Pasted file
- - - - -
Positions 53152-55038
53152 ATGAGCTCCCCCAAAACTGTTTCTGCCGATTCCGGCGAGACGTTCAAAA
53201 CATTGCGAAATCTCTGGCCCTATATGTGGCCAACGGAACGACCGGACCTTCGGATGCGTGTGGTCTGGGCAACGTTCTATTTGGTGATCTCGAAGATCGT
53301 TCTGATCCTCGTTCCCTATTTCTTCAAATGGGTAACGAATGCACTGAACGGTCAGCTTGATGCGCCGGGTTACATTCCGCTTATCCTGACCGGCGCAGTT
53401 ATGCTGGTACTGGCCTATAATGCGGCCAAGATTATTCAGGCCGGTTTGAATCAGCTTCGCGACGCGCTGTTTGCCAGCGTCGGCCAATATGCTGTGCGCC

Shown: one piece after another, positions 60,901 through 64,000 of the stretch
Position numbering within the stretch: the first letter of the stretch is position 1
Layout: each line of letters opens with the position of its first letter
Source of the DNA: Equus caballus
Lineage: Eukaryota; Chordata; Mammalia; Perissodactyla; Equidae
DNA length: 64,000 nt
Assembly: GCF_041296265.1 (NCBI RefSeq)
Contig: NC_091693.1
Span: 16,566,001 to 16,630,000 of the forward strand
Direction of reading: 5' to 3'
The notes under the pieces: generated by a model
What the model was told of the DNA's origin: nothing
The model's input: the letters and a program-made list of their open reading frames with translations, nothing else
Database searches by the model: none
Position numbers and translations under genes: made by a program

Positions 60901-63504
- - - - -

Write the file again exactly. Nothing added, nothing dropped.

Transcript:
Positions 53152-55038
53152 ATGAGCTCCCCCAAAACTGTTTCTGCCGATTCCGGCGAGACGTTCAAAA
53201 CATTGCGAAATCTCTGGCCCTATATGTGGCCAACGGAACGACCGGACCTTCGGATGCGTGTGGTCTGGGCAACGTTCTATTTGGTGATCTCGAAGATCGT
53301 TCTGATCCTCGTTCCCTATTTCTTCAAATGGGTAACGAATGCACTGAACGGTCAGCTTGATGCGCCGGGTTACATTCCGCTTATCCTGACCGGCGCAGTT
53401 ATGCTGGTACTGGCCTATAATGCGGCCAAGATTATTCAGGCCGGTTTGAATCAGCTTCGCGACGCGCTGTTTGCCAGCGTCGGCCAATATGCTGTGCGCC

Shown: one piece after another, positions 60,901 through 64,000 of the stretch
Position numbering within the stretch: the first letter of the stretch is position 1
Layout: each line of letters opens with the position of its first letter
Source of the DNA: Equus caballus
Lineage: Eukaryota; Chordata; Mammalia; Perissodactyla; Equidae
DNA length: 64,000 nt
Assembly: GCF_041296265.1 (NCBI RefSeq)
Contig: NC_091693.1
Span: 16,566,001 to 16,630,000 of the forward strand
Direction of reading: 5' to 3'
The notes under the pieces: generated by a model
What the model was told of the DNA's origin: nothing
The model's input: the letters and a program-made list of their open reading frames with translations, nothing else
Database searches by the model: none
Position numbers and translations under genes: made by a program

Positions 60901-63504